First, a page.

As we already know, Sony Pictures and producer Scott Rudin are developing a feature film based on the 1970s hit sitcom “Good Times” – news that, as I recall, many of you weren’t too enthused by – and “Black-Ish” creator Kenya Barris was hired last year to pen the proposed film’s script, apparently replacing Phil Johnston (“Wreck-It Ralph” and “Cedar Rapids”) who was initially hired.
Rudin will produce the film with Eli Bush, with a story (as was initially revealed in 2013, when the project was first announced) that will be set in the 1960s, although we know nothing more than that, as in what specific story the film will tell (likely about a black family to start with), what approach the studio and producers take, whether it will be a straight comedy, more of a drama, or a mixture of the two; and also whether all the characters from the TV series will transfer to the feature film? Questions, questions, questions…
And since it’ll be set in the 60s, we assume it will reflect the social and political climate of the time; there’s certainly plenty of relevant material to mine. It really could go down any number of paths.
Announced this evening, Sony is apparently thinking of doing even more with “Good Times,” as well as other classic Norman Lear series from the 1970s and 1980s, including “The Jeffersons” and “All in the Family.”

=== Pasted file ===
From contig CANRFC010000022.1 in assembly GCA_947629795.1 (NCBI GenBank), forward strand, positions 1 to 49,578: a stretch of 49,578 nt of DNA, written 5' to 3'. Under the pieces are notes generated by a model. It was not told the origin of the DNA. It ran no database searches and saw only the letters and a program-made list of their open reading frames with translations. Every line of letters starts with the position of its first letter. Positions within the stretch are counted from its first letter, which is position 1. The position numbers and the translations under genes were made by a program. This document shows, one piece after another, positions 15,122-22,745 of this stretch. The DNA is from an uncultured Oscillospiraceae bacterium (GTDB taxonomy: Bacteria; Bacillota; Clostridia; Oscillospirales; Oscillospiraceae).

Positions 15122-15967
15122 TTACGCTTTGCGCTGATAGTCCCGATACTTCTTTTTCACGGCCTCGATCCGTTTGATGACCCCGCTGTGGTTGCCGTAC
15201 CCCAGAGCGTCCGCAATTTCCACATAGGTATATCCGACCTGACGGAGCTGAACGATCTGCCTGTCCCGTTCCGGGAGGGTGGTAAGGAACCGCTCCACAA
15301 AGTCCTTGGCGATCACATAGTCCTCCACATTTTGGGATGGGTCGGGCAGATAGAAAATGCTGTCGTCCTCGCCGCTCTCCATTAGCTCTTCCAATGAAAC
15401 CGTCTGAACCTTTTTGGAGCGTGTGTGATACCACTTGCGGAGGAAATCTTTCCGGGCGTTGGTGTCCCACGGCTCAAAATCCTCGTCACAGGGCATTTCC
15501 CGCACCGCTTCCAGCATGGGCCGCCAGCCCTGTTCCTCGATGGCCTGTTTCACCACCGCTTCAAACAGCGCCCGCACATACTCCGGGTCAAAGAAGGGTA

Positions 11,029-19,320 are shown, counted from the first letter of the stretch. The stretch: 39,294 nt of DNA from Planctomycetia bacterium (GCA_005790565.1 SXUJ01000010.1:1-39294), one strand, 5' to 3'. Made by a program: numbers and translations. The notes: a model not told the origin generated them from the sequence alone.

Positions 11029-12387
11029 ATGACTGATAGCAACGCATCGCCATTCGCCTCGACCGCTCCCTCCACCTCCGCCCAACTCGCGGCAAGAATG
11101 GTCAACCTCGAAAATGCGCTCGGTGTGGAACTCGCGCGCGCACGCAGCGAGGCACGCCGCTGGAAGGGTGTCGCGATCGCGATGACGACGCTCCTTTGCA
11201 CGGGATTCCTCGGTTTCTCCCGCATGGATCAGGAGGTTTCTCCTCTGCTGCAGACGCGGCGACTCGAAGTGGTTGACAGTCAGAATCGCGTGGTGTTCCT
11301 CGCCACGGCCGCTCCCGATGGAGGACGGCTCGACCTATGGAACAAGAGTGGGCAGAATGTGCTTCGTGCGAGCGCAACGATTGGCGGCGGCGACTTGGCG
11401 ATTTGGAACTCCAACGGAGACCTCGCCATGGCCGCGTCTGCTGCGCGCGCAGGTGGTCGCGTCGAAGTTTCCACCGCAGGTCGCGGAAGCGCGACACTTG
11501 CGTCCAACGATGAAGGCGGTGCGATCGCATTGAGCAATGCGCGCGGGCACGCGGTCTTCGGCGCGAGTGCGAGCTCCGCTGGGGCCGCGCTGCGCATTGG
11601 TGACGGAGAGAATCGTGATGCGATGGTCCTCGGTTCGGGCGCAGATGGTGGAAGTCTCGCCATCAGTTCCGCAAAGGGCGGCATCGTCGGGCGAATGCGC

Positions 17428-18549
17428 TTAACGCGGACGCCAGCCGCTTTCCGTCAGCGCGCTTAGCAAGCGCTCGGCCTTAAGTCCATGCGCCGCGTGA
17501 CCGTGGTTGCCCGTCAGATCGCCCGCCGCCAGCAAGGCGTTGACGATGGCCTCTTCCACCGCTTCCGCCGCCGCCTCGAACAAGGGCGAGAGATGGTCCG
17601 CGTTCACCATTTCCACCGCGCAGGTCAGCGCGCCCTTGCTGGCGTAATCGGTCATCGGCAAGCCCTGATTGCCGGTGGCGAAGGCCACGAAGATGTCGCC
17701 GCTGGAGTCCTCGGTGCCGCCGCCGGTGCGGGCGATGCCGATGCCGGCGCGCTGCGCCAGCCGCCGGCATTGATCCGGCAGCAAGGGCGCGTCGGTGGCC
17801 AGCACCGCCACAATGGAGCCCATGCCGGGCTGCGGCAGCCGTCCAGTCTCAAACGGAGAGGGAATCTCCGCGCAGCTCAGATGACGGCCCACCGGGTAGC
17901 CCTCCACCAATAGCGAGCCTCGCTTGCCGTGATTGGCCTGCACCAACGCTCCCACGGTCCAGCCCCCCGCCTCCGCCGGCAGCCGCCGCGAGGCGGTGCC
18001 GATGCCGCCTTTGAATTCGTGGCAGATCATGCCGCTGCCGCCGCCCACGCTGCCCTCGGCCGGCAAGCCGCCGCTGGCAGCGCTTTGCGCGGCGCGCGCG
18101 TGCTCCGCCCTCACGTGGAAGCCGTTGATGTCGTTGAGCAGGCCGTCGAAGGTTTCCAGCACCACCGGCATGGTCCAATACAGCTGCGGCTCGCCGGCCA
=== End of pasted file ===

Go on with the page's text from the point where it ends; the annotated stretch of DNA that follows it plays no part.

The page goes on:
The studio’s television arm is said to be considering “miniseries reboots” of these sitcoms packaged in six-episode anthologies.
“There is some talk about doing some of the original shows, redoing them with today’s stars,” Lear told Variety. “There is a possibility that we’ll do ‘All in the Family,’ ‘Maude,’ ‘The Jeffersons,’ “Good Times.’”
The idea comes about as Sony preps for release a reboot of another Norman Lear 1980s series, “One Day at a Time,” which reimagines the story of a divorced mother raising two teenage daughters, as a series that follows 3 generations of the same Cuban-American family living in the same house: a newly divorced former military mother, her teenage daughter and tween son, and her old-school mother (the family in the original series was white). The all-new “One Day at a Time” is set to premiere on Netflix on January 6, 2017. And while the other “miniseries reboot” possibilities aren’t currently set up at any specific network or streaming service, Netflix may be the most appropriate home for them.
“We’re exploring it… It’s sort of tricky to figure out what the business of that is and what that would be and how it would work. But its something we’re trying to figure out,” Glenn Adilman, executive vice president of comedy development for Sony told Variety.
One can only wonder what they’ll do with a reimagined “Good Times” or “The Jeffersons” as miniseries, set in the present day.
So we apparently have a “Good Times” movie set in the 1960s, a “Good Times” miniseries set in the present, and a “Jeffersons” miniseries also set in the present-day, all possibly coming to a screen (theater or TV) near you in the future.
Everything old is new again…